Other than the introduction of Khomyuk -- who works out what must have gone wrong and where based on the isotopes contaminating the air, and proceeds to go and get herself involved because she can’t get anyone local to take her seriously -- the other profound difference between the BBC version and HBO’s Chernobyl lies in the scene where Legasov asks for volunteers to open the valves under the reactor and drain the water from the bubbler pools. This is one of the most moving scenes in the entire story, and the BBC uses it as a key emotional moment for Legasov. Adrian Edmondson nails it hard: in one of the interview segments, tears in his eyes, he talks straight to the viewer: we’d seen so many walking dead, and sent so many to their deaths, but never with such certainty...I don’t believe there’s even a handful of nations in this world that could still produce such unquestioned sacrifice. We see him looking through the window of an armored personnel carrier, witnessing a group of soldiers all stepping forward at once to volunteer, knowing what it means, and over it all is Kharitonov and the Red Army Choir singing The Cliff. Contrast that with the HBO version, in which Legasov tries and fails to convince a group of plant workers that 400 rubles is a sufficient bonus to be worth this particular peril. It is entirely believable that none of them want to be voluntold to go and die; it is also entirely believable that Legasov has no way of persuading them, and it is enormously satisfying when Boris Shcherbina is the one to tell them why they should do it: because it must be done. Skarsgard is brilliant here. In the course of the episode he has gone from obstructionist to leader, and the speech he gives has some of the same valence as Legasov’s in the earlier BBC version. (Amusingly, we then have practically the same exact shot of Legasov looking out the window of the vehicle looking at the volunteers being prepared.)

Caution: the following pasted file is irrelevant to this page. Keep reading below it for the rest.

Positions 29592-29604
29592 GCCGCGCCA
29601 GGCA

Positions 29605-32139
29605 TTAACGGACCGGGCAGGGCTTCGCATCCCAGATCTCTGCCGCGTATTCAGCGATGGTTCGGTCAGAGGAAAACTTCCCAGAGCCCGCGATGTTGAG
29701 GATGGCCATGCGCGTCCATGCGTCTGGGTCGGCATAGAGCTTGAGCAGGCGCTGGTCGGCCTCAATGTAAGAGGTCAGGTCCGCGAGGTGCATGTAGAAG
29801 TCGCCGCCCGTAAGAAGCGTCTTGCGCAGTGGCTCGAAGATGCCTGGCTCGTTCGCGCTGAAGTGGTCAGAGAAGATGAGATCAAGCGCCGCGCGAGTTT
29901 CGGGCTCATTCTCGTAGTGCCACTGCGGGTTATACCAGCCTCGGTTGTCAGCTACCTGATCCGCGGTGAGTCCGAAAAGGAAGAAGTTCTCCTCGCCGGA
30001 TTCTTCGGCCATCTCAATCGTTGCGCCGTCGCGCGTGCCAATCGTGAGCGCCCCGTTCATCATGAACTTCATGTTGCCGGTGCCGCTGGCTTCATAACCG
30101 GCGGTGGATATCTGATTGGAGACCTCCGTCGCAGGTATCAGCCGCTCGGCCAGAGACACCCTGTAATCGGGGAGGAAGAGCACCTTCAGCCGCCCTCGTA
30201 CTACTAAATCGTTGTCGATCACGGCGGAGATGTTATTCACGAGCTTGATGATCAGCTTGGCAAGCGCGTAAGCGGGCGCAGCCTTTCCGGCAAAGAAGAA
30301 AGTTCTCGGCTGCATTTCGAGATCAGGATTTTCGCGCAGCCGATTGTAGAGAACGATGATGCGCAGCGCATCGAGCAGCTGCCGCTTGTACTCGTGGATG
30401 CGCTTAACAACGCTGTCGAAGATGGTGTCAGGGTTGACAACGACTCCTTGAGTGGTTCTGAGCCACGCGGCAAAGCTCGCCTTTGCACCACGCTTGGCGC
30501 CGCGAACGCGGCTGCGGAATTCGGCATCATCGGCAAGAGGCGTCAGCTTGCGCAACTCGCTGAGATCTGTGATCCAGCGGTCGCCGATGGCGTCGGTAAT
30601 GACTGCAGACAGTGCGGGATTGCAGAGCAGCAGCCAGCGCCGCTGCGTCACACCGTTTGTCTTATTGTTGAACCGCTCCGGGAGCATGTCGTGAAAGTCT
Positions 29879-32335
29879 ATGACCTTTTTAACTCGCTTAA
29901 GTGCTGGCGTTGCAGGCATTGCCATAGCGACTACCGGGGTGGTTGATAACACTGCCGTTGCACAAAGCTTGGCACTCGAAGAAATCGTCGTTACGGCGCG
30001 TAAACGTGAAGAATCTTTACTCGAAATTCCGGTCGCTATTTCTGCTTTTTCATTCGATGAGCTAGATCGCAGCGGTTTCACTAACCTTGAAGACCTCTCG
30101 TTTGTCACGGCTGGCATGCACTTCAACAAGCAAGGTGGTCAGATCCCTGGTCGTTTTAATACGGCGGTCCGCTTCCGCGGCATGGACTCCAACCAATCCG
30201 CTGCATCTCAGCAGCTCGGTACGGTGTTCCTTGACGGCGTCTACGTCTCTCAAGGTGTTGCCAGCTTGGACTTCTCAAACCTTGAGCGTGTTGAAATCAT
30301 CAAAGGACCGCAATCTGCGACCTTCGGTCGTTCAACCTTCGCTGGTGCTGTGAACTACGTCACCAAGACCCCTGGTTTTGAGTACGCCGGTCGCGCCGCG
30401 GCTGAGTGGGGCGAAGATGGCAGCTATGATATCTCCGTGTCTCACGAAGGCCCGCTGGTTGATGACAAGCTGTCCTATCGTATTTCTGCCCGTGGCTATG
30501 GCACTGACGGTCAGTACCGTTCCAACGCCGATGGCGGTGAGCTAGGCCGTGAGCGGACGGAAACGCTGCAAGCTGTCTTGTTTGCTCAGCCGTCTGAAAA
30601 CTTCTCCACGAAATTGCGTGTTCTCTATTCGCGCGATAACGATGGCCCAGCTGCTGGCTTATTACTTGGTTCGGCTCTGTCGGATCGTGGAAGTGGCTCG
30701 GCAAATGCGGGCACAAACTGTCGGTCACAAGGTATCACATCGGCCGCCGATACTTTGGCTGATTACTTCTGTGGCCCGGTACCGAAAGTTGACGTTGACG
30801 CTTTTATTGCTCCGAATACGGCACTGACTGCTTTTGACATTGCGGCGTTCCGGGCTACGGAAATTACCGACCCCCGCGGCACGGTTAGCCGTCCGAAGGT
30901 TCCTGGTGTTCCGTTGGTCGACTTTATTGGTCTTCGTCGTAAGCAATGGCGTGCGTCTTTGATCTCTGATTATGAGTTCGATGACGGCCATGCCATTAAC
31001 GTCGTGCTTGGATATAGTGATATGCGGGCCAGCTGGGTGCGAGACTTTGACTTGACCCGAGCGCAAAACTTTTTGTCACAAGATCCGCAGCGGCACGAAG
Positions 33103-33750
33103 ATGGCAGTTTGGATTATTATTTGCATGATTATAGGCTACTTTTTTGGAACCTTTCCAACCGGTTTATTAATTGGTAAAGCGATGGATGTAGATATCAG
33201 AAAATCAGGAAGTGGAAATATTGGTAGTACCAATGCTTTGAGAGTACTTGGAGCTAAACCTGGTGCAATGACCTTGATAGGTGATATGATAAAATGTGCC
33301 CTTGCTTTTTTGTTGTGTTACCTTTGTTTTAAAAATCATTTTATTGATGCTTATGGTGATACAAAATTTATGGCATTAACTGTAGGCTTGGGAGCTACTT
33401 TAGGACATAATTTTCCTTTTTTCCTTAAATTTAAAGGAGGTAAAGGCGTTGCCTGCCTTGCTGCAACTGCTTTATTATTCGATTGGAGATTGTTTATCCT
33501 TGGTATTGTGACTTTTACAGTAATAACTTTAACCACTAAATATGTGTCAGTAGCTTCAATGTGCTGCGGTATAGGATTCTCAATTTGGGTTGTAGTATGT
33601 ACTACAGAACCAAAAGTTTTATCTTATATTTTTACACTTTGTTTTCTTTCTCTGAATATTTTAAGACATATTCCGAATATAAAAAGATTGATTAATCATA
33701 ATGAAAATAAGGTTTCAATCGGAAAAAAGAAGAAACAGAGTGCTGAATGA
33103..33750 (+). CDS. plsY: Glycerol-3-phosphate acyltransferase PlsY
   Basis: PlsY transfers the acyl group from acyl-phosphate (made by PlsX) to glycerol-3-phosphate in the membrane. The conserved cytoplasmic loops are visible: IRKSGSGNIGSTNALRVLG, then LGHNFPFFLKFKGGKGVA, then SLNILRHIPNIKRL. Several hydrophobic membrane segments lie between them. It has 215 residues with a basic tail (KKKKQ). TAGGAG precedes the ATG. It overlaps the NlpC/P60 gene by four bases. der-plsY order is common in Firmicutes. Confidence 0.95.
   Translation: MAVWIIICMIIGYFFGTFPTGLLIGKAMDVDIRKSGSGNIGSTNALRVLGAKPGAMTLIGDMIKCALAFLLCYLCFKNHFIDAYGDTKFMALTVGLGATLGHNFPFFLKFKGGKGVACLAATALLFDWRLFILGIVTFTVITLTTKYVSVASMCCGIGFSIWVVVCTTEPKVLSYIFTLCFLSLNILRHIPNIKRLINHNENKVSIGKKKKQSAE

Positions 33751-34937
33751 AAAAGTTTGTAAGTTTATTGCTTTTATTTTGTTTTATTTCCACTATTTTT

Here, the scene in which they enter the flooded corridors of Unit 4 is extended, and it is very probably one of the nastiest and most effective bits of horror I’ve seen on film in a long time. We can’t hear them clearly through the dive masks and hoods; their words are blurred, dim, vague. The only other sound, over the splashing as they wade into the unspeakably contaminated water, is the Geiger counter’s rising tone, the clicks at first distinguishable and then blurring together into a higher and higher buzzing that becomes a scream -- and then, one by one, their flashlights fail.

I have seen a video from inside an industrial irradiator. As the camera approaches the accelerator’s scan horn, the faint glow of ionized air is visible; specks of interference, static-snow, begin to appear on the screen, rapidly intensifying. The crash and hiss of static grows until we pass directly underneath the beam, when everything blanks out in a terrible violet-white light accompanied by a hum which I have not heard anywhere else until this scene in Chernobyl: the sound of the counter screaming in the dark.